It was a great day all around and I feel some relief in a treasured task nearly completed. We are still waiting for Mike’s brick on the Memorial Wall at the VFW Post to be placed, and this October hopefully his flowering cherry tree will be planted next to his marker at Capaha. If there are any funds left after final accounting we will come up with another small but fitting gesture to make in brother Schuette’s honor.

 Thank you again to all who participated in this good venture, and if you have not donated for what ever reason, feel free to make a small donation to your favorite charity, or an organization dear to Mike, in his name.

Sincerely,

Brad.

Photos and mentions of Mike

Brad and some of his eagle-eyed brethren have spotted or mentioned their buddy Mike in some of the old stories:

Governor Signs Fireworks Bill

Missouri Governor Jay Nixon sent out a press release saying he had signed a fireworks bill that “removes a discrepancy between Missouri and federal laws on the labeling of commercial fireworks, and makes those fireworks that are legal under federal law now legal under Missouri law. Because Senate Bill 835 contains an emergency clause, it takes effect immediately, and brings clarity for communities and civic organizations that plan and sponsor Fourth of July fireworks displays.”

Arena Park at night

I don’t really care much about the new law – it was mostly clearing up some technical stuff – I just wanted an excuse to run these firework pictures from 1963. (You can click on them to make them larger, by the way.)

We didn’t generally go to Arena Park for fireworks. When I was a little kid, we lived on a hill just south of the Colonial Tavern that overlooked the park. The hill has long been leveled, so that vantage point is gone.

We can ALMOST see them from Kingsway Drive. This photo of the park looks like it was taken near North Broadview Street.

The 4th was almost as good as Christmas

Kids ranked the 4th of July right up there with Christmas, their birthday and Easter as a biggie in the holiday parade. Your birthday and the religious holidays offered gifts and Easter eggs, but the Fourth gave you an opportunity to blow things up.

Here are two examples:

I love the comment you all have left. (If you’ve been to those pages before, you may need to press Ctrl-F5 to make sure you see all the new comments. (I’m not exactly sure what pressing Ctrl-F5 does, but it’s a lot less messy than the alternative – sacrificing a chicken.)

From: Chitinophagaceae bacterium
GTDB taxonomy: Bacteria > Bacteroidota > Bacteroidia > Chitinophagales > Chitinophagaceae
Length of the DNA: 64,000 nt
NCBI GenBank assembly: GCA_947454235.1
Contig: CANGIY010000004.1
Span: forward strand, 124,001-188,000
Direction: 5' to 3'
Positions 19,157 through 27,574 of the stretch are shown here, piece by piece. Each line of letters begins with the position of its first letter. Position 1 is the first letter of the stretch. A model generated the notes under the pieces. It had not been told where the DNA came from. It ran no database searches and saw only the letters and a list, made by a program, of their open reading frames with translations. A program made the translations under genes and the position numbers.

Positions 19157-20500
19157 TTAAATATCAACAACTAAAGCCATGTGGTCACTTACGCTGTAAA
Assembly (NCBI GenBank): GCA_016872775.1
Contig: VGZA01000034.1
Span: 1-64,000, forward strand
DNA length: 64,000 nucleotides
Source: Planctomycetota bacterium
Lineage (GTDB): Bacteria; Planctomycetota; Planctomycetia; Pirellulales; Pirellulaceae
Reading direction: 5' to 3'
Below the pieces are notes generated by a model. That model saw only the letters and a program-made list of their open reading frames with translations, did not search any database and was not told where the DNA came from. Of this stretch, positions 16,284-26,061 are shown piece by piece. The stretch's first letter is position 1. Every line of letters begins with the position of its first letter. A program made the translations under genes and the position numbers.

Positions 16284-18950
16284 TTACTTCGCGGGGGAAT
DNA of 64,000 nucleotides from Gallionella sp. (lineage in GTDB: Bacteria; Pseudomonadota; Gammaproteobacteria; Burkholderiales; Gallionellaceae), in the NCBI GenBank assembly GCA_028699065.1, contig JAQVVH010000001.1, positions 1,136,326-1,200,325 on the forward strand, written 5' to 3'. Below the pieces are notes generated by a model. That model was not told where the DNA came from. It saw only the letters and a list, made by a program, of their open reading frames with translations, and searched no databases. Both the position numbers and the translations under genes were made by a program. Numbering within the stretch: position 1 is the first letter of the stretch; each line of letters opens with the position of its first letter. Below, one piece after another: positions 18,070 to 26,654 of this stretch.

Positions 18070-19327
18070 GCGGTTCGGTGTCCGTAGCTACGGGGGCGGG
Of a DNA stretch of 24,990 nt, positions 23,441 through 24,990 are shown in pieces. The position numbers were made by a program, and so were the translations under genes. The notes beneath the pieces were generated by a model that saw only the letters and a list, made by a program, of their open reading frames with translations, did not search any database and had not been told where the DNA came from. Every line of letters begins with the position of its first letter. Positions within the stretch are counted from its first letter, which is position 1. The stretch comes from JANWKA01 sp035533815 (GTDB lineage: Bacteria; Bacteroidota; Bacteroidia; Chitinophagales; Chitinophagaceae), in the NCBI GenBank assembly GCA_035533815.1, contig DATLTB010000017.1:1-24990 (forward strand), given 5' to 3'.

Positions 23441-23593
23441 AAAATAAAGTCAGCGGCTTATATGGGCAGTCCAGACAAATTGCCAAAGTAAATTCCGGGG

I don’t know about Cape, but down here in Florida, it seems like somebody’s putting on a big fireworks display every time you turn around. On top of that, some of our neighbors must spend hundreds of bucks on fireworks of the caliber that they used to shoot off at Arena Park. Kinda dilutes the thrill.

 

I’m Looking for Reader Help

I’ve been talking with a publisher the last few weeks about doing a book on Cape. We were moving right along until they discovered I live in Florida. They prefer their authors to be local so they can promote their books.

I explained about the reach of this blog, how many folks with an interest in Cape Girardeau read it and how they’re located all over the world.

On top of that, I said that I get back to Cape two or three times a year and could do the conventional press-the-flesh book signings and the like. For example, I’m putting together an October exhibit and presentation on Regional Photography for the Altenburg Lutheran Heritage Center and Museum.

I do a pretty entertaining dog ‘n’ pony show with lots of photos, videos and war stories.

How you can help

If you are a member of a service club, historical society or you can get more than three people together (not counting me), I’d appreciate the name of the person who arranges your bookings, so I can convince the publisher that I’m not a Cape carpetbagger. I won’t be ready to hit the chicken dinner circuit until next year, but I need to start making contacts soon. Feel free to email me the info instead of leaving it as a comment if you prefer.

Vendor contacts would be helpful, too

What do these pictures have to do with my request? Absolutely nothing. They just happened to be in the same negative sleeve. They DO represent the wide variety of folks I’ve photographed over the years and the kinds of groups I’d like to get in front of.

The publisher has arrangements with national booksellers, but they like their authors to come up with local stores that might be persuaded to carry the book: coffee shops, antique stores, historical societies, Chambers of Commerce and the like. I’d appreciate info from anyone who has contacts with any of these types of businesses. Again, email to ken@steinhoff.net is fine.

I’m kind of excited about finding an outlet for some of the thousands of photos I’ve taken. I’ll keep you folks in the loop. If this deal doesn’t come to pass, I’m convinced that another one will come along right behind it.